A United States congressman was one of three dignitaries to venture inside San Quentin to recognize 11 inmates for turning their lives around and being certified to teach their fellow inmates how to overcome substance abuse.
“This was inspirational,” said Mark DeSaulnier, who represents California’s 11th District, at the 2016 graduation of Addiction Recovery Counseling (ARC). “These stories are factual and these guys can be an example to help fight the stigma of addiction.”
The newly certified drug and alcohol counselors received two awards, a Certificate of Special Congressional Recognition signed by DeSaulnier, and an Options Drug and Alcohol Counseling School Certificate of Completion.
DeSaulnier shared stories about his father, a judge who suffered from substance abuse and depression and ultimately committed suicide.
“Life is about going deep down within oneself,” DeSaulnier added. “We have to get out of the culture of shame and get to acceptance, liberation and redemption,”
California State Senator Loni Hancock and Superior Court Judge Clare Maier of Contra Costa County addressed the graduates and families.
“We want to break cycles and make everybody a productive citizen from President Obama on down to everyone in this room,” Hancock said. “We want people to come back as safe neighbors.
“These men had the fortitude to walk through the door of opportunity. They have gathered the tools to be servants. They are the first wave.”
Hancock added, “When San Quentin has successful programs, California notices and the whole country notices.”
Judge Maier shared how having family members with addiction led her into service as a public defender.
“What I realized was being a good lawyer didn’t mean anything because my clients were addicts, so they kept coming back,” Maier said. “Here, we have people who’ve taken their lives and turned it to service.
“Everybody has the potential for brilliance, and the only thing holding them back is themselves.”
The ARC is a 16-week program of group and individual counseling, understanding addiction, relapse prevention and teaching life skills.
Valedictorian Martin Walters gave a speech about his crime and the brotherhood of the group.
“I disgraced everybody in society, including myself,” Walters said in near tears. “I am amazed that you didn’t give up on me. I am so blessed that you carried me.
“We definitely know what it is like to be an addict; it’s dark; it’s lonely. I say ‘sorry’ to all of you. I’m proud because I’m healed, and I know I can heal other people,” Walters added.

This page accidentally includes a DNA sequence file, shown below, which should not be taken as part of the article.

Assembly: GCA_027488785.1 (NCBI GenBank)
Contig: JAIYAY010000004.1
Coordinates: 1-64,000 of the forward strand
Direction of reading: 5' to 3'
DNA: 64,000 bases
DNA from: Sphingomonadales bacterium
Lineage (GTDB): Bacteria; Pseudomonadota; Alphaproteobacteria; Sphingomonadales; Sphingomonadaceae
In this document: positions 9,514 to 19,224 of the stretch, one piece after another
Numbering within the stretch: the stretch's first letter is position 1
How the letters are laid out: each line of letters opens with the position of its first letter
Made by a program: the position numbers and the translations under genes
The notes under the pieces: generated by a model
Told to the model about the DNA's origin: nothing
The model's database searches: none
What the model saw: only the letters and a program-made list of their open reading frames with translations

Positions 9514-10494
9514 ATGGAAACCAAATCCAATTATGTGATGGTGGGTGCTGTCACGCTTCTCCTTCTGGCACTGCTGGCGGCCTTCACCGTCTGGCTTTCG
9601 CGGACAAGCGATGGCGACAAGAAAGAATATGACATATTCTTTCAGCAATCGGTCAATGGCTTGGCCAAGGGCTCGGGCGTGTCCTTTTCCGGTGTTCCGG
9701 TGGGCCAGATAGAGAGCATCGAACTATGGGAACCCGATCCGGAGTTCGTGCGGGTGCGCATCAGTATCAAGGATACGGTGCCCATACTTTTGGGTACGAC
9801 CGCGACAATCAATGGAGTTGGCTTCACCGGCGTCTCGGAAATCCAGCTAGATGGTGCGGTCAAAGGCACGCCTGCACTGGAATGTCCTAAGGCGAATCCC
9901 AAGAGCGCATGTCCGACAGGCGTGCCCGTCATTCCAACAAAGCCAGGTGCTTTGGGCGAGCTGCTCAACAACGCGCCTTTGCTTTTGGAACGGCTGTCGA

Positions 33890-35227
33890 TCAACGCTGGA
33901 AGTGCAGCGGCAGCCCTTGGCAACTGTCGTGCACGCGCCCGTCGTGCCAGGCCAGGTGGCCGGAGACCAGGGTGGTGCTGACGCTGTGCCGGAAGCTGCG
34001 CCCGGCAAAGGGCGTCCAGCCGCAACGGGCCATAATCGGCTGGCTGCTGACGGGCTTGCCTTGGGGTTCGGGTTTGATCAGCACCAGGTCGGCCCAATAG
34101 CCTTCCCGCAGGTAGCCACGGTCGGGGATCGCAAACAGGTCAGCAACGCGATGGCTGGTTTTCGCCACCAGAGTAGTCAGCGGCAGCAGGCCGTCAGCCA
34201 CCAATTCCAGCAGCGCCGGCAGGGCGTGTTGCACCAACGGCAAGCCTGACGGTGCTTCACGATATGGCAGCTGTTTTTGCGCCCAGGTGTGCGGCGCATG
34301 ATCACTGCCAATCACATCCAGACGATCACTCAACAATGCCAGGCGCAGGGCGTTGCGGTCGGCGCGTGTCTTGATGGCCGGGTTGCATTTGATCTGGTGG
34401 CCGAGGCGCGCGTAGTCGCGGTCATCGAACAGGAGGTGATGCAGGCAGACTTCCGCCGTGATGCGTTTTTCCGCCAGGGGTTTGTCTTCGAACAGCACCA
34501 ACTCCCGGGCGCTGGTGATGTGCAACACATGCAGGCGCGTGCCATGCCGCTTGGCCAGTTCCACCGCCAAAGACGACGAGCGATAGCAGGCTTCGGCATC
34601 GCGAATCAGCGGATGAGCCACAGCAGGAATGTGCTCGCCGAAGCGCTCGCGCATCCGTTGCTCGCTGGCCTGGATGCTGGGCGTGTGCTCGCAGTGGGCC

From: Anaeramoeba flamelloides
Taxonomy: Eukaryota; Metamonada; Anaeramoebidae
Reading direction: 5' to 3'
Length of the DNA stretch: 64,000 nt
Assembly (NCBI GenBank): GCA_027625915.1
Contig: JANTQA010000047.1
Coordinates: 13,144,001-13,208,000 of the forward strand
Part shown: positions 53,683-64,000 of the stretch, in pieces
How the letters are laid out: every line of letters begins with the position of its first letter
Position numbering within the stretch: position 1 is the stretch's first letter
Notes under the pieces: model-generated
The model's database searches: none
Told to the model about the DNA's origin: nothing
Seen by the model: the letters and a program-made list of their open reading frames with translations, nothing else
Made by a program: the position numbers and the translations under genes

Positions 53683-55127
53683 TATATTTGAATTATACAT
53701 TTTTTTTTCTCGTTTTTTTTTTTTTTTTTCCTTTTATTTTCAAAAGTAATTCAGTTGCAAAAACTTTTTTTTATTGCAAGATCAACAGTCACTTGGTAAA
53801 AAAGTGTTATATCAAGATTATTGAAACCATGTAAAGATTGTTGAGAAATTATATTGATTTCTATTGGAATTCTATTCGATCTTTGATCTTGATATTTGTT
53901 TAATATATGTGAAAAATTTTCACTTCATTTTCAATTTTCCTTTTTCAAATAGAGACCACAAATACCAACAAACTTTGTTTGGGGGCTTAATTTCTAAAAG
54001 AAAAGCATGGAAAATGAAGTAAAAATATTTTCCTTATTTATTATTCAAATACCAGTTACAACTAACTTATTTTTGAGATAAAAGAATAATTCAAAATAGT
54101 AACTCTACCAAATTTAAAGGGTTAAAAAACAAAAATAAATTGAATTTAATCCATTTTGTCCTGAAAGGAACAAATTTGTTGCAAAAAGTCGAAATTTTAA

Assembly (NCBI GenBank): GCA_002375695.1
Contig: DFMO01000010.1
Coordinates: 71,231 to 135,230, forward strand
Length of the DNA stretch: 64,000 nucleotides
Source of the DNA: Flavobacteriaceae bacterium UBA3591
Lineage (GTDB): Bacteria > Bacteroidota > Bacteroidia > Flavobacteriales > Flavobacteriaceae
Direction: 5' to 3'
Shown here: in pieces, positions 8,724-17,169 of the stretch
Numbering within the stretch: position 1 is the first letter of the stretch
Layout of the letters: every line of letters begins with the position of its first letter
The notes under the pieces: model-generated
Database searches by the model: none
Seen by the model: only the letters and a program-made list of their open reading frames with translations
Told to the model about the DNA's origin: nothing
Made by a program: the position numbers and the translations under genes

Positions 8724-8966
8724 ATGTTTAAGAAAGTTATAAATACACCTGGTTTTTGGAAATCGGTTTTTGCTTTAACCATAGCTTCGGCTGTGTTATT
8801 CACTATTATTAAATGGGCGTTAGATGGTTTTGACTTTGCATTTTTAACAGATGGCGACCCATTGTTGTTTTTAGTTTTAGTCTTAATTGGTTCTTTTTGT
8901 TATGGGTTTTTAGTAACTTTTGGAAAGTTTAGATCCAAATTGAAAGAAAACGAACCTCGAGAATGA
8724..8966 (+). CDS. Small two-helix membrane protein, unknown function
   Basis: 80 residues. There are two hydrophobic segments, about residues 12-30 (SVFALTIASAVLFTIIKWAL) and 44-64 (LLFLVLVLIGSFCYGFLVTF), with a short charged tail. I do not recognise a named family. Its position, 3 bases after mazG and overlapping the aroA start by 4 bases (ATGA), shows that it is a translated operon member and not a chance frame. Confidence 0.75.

Graduates Edward Scott and Greg “White Eagle” Coates also addressed the audience.
“I sold drugs that ruined lives, here was an opportunity to give back,” Scott said. “The skill set that I picked up from this, sometimes there are no words for the gratitude, and I never had a legal job in my life, now I have a job skill.”
Coates added, “We are 5 percent of the world’s population but we use 80 percent of the drugs and there is something wrong with that.
“I found sobriety, but I wanted more than sobriety. I wanted to know the how’s and why’s for myself and others.”
Some families travel long distances to witness the Nov. 4 event.
“It’s always a challenge coming here to see a loved one and then have to walk out,” Raymond Robbins said, coming to witness his brother Robbie Robbins graduate. “But it’s about support. We all are going through a process and everybody counts.”
Annie Lam, who came for her brother John Lam, said, “I am very proud of his accomplishments. I know he works really hard. I see the growth; every time I talk to him he teaches me stuff and makes me think, makes me see things from a different view.”
Lam said, “My uncle used drugs. It played a big role seeing the impact his drug use had on our family. I have a lot of friends that use, and this is a chance to help and bring them into recovery.
“We are all part of a community. We are only as strong as the weakest link,” he added.
Tom Gorham, executive director of Option Recovery Services; Kiki Kessler of Seeds of Sophia; Tom Aswad of Support 4 Recovery, Inc.; Dr. Davida Coady; Lee Cooper; Brandon McMillian; the TomKat Foundation and all the dignitaries received special awards for their work with in the program.
The crowd was entertained by Jeffrey Akins and Michael Kirkpatrick singing Lean on Me. Kirkpatrick performed a spoken word called Soup using all the sponsors’ names as ingredients. The SQ house band Our Founded Songs’ (OFS) services were enlisted.
Robin Guillen, the event emcee, concluded, “When people do wrong, they act as if they have no relatives. In this community we act as if we have relatives because we have bonds. As an addiction professional I have seen a lot.
“What we are doing now is sending this in the future in a big way…It’s about looking out for the future generations.”